In that one statement the cold callousness of the supposed humanitarians in both the Westminster and Brussels elites is laid bare, exposing the utter hypocrisy behind their brave talk of human rights, freedom and democracy.
As they bow to pressure from anti-immigrant forces such as UKIP and the French National Front and scapegoat immigrants as the source of all economic and social woes the drownings in the Mediterranean are simply the most extreme outcome of their anti-people policies.
That such horrors are justified by politicians and their acolytes should not really come as great surprise. They have a long history of exercising ruthless power and lying about what they are doing.
Here in Scotland, we saw this approach during the referendum and we are seeing it on a daily basis as the mainstream Westminster parties go all out to sell the idea that their austerity agenda of misery for the many and millions for the few is the only possible choice.
Even the SNP, despite its anti-austerity pitch still lay stress on dealing with the deficit albeit slightly more humanely and over a longer period of time. At the heart of the election battle is the simple question—what side are you on?
In staged events, “leaks”, briefing by insiders and cheesy and cheesier “campaign events” the austerity message is hammered home with carefully spun “facts” about more jobs, economic success and an endless round of claim and counter claim.
However these events stand in sharp contrast to the reality experienced by millions of people every day as they suffer the direct consequences of the cuts imposed by the professional politicians in the cosseted Westminster bubble where poverty is as rare as hen’s teeth and subsidised dining rooms are the norm rather than food banks.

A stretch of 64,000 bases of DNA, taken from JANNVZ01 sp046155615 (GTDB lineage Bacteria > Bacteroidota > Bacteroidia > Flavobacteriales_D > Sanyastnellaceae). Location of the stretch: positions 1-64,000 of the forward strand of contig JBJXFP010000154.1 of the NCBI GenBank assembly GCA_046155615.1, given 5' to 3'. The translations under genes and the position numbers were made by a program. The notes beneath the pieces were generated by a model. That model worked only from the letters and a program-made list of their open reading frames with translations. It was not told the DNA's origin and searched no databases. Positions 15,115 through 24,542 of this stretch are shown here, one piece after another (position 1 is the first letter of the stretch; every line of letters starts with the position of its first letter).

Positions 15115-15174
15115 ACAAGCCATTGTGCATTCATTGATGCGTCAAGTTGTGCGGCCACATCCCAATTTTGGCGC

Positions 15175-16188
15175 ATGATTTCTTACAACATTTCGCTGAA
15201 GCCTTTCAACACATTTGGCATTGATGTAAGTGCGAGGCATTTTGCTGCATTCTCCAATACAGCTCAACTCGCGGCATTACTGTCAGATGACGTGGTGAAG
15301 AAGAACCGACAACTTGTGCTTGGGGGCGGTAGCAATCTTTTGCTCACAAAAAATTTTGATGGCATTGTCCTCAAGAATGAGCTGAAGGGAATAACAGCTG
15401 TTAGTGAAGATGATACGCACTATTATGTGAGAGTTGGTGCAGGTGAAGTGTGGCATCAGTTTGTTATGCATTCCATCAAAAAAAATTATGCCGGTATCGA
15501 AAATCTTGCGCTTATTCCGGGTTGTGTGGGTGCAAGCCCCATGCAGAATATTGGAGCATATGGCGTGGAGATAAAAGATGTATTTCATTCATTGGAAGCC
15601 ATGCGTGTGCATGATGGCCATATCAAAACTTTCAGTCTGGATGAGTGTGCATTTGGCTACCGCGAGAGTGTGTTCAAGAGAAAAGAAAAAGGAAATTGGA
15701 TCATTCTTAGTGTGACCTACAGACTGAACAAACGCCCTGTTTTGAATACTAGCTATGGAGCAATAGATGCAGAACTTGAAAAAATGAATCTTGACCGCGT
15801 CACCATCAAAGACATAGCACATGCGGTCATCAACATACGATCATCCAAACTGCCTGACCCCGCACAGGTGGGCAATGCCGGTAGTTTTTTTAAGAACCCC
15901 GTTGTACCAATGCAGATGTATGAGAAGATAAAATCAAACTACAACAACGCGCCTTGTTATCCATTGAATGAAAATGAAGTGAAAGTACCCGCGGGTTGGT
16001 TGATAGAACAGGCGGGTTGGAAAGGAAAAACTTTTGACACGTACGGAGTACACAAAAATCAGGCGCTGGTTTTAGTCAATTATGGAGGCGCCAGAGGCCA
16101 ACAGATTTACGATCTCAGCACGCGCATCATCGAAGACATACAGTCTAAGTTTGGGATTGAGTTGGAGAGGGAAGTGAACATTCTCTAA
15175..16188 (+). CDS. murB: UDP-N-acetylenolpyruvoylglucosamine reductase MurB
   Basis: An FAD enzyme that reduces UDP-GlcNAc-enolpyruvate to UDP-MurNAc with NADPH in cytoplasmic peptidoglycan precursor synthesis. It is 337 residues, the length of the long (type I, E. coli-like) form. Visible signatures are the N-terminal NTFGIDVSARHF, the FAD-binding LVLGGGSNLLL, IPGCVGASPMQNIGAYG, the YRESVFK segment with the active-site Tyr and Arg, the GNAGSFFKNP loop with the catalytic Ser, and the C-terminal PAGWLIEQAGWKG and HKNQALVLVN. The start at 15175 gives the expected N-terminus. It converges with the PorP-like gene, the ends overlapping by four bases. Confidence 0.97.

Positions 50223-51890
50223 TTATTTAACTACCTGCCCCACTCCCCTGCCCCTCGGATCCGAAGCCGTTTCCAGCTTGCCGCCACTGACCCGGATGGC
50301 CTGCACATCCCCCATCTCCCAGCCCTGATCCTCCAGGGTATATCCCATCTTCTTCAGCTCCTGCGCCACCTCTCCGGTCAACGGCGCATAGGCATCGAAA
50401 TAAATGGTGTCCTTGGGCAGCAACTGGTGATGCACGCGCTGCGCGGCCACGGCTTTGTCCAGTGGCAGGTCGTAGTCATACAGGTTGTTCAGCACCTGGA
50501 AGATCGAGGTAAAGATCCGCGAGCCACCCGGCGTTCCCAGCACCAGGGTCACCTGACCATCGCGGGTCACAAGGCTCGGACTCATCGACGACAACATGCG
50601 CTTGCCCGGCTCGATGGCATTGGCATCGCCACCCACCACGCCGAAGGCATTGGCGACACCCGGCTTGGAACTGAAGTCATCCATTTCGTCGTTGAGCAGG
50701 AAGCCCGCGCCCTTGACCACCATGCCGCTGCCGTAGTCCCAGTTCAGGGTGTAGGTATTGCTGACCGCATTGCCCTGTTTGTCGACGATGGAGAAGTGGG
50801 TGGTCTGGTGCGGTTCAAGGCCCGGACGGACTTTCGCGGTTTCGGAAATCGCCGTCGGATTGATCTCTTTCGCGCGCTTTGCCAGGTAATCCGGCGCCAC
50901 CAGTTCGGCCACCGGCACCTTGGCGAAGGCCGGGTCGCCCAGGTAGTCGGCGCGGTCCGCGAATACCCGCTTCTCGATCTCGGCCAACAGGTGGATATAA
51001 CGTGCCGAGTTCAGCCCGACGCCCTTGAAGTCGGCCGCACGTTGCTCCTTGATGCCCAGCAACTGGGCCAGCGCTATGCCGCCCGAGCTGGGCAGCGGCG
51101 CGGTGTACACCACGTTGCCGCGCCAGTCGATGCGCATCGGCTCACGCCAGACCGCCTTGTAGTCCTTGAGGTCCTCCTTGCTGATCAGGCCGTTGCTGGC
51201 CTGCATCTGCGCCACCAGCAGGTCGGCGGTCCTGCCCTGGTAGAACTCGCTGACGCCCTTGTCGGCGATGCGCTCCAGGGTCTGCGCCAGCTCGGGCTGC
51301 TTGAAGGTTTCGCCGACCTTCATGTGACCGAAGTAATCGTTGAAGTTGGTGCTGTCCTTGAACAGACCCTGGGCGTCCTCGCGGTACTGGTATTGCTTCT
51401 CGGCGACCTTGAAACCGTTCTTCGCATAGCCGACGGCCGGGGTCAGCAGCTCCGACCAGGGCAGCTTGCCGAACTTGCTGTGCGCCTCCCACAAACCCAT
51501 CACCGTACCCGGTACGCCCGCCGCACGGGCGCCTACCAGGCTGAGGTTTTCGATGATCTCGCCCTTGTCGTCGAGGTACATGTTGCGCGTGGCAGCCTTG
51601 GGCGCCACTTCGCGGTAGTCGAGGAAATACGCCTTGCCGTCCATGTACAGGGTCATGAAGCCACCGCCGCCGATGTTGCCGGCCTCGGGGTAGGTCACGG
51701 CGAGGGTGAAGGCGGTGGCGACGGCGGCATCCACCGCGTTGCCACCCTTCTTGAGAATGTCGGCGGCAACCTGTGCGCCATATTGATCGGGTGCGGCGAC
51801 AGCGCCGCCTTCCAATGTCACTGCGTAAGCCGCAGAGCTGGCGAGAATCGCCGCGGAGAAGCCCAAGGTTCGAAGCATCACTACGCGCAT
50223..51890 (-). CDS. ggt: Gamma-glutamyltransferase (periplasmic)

Across the UK close to a million people now need food banks and 157,000 people are on Scotland’s housing waiting lists. Last year more Scots were sanctioned by the benefits system than were fined by the courts and thousands of those who supposedly benefited for from the so called “jobs boom” actually face zero hours, miserably paid near serfdom.
Against this miserable prospect it is hardly surprising that when the TV debates gave a platform to parties who opposed austerity—from the Greens, SNP and Plaid—the public sat up and noticed, and the elite went into overdrive against them.
Whatever the outcome on 7 May however, any conceivable anti-austerity programme faces the implacable opposition of big business, the city and the cross-party deficit reduction consensus.
It remains to be seen if a much bigger SNP Westminster group could force concessions from a minority Labour party still smarting from its Scottish defeat. As we discuss elsewhere in this Voice, the great unspoken in this election is the ability of working people to organise to defend and advance their own interests for decent pay, proper non-casual jobs and an end to unchallenged bosses power rather than totally depending on politicians promises.
Key to this is the repeal or defiance of the anti-union laws which make collective action all but illegal and so marginalise trade unions that millions who need them are discouraged or even afraid to join them.
Of course winning the best most progressive government is central but the left must both set out its own distinctive agenda and seriously address the urgent task of winning the conditions to build a powerful movement to win a decisive break with neoliberalism and it various supporters of whatever party.